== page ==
Six definitive songs: The ultimate beginner’s guide to B.B. King
As the calls for rock and roll’s funeral seem evermore deafening, we are doing our bit to help educate our readers on some of the genre’s greatest ever musicians and artists. While some of these acts are rightly known as icons, we’re a little concerned that they will remain just that—icons. For us, the real pleasure of such stars is the art they created so we are handing out a crash course in some of music’s finest, this time we’re bringing you the six definitive songs of B.B. King.
As we aim to offer up a little insight into the rock icons of the 20th century, we’re distilling their back catalogues into just six of their most defining songs. The tracks that offer up the first steps in getting to know the music and the person behind the legend, with B.B. King there’s not just a lot of music but a lot of legend too.
The guitarist and blues singer is one of the genres undying headline names and has remained as such for not only his powerful playing and poignant delivery but his tenderness and compassion for his audience. Whether he was performing in a stadium or a state prison, B.B. gave his all to his performance and though he was charismatic off-mic, he preferred to let his music do the talking.
Between 1951 and 1992, B.B. King was a prolific artist. The musician may have been born in Memphis but soon enough he was going global and released 75 hit R&B singles during his time in the spotlight many of which proved one thing, B.B. King played the blues like no other. That’s because he knew that the blues wasn’t its own genre but a thread which ran through most of music. It allowed him to expand his sound into soul and funk whenever the time came.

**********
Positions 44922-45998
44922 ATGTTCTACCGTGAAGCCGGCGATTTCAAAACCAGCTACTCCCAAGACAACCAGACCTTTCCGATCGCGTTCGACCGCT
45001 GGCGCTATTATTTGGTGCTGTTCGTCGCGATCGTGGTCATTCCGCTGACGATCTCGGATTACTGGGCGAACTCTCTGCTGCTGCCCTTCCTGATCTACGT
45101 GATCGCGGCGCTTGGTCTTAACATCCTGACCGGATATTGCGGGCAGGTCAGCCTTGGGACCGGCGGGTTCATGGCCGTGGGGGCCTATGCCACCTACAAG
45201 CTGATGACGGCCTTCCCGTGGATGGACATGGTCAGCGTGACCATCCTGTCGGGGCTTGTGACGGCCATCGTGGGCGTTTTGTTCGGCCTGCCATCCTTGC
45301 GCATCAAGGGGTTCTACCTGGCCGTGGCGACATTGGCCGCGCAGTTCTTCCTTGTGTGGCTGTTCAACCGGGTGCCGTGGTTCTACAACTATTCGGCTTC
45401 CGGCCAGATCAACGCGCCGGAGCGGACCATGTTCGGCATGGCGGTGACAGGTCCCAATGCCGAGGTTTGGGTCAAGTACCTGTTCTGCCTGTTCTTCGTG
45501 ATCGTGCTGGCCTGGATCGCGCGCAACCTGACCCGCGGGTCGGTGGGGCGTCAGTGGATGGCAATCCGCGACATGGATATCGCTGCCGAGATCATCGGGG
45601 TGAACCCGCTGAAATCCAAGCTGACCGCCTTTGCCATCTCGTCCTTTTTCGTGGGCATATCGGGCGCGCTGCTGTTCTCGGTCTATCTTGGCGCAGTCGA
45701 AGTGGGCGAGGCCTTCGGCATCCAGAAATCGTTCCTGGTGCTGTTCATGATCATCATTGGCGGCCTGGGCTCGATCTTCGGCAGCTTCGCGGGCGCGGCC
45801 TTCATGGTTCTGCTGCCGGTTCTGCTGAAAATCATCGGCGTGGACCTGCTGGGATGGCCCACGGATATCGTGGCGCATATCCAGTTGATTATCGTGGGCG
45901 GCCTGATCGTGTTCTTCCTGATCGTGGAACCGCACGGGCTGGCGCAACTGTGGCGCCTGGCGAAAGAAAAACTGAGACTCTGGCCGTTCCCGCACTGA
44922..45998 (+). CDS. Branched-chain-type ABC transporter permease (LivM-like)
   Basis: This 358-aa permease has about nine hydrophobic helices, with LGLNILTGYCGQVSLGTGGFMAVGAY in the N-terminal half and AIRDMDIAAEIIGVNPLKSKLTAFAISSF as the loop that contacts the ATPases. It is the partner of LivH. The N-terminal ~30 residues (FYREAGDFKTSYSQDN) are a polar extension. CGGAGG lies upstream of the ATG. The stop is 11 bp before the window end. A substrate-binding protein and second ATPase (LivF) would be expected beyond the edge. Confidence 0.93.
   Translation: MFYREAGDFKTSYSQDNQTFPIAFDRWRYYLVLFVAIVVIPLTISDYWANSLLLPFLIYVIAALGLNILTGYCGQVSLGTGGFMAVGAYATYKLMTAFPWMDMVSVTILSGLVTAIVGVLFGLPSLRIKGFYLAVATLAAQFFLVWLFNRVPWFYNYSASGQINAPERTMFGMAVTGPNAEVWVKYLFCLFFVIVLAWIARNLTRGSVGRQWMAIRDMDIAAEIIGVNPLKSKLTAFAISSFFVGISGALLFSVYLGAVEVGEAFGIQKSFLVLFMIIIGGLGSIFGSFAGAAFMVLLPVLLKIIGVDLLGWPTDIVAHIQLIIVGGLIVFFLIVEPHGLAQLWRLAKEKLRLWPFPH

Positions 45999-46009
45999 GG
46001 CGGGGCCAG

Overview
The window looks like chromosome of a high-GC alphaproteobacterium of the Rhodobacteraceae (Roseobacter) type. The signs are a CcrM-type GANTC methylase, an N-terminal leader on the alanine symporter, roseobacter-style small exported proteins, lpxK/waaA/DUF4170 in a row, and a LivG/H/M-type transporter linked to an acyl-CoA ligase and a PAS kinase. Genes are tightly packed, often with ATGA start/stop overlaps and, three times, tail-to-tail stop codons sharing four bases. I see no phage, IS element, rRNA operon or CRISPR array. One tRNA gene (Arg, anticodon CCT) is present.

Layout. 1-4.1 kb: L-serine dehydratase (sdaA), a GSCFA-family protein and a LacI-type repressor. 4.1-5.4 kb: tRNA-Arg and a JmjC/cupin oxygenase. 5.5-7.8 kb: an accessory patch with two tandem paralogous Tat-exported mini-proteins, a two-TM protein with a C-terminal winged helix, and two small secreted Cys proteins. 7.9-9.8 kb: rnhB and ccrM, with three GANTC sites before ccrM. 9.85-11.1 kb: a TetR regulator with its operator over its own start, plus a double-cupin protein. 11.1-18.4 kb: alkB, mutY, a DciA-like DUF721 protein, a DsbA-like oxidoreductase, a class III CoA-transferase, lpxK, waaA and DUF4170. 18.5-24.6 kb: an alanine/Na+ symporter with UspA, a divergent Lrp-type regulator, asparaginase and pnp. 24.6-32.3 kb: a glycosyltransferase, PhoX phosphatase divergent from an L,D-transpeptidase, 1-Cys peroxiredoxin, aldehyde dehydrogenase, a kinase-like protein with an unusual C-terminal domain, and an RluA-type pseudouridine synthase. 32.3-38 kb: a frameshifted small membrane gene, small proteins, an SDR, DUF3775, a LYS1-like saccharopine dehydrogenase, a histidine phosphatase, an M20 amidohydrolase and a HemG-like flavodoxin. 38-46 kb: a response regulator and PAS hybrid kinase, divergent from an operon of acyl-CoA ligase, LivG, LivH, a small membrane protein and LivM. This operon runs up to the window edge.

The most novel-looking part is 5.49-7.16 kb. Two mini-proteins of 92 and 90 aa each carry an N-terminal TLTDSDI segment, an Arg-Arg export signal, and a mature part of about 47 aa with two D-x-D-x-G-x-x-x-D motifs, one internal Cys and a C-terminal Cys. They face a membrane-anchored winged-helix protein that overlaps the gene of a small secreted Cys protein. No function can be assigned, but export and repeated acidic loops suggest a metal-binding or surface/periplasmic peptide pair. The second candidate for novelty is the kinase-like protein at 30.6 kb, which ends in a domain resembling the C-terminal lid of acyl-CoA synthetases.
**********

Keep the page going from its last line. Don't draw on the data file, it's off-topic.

Frankly, we could have put any six songs down in the list below and been happy that it would encourage you to listen to more of B.B. King. Instead, we picked dour favourites and the six definitive songs to tell B.B. King’s musical story.
Six definitive songs of B.B. King:
‘Three O’Clock Blues’ (1951)
Whie lthis wasn’t King’s first single, that was eight release prior, but when the first notes of King’s cover of Lowell Fulson’s ‘Three O’Clock Blues’ hit the airwaves it’s clear he was a star. This was the song that launched his career and became his first and biggest success, taking the top spot of the R&B chart for five weeks.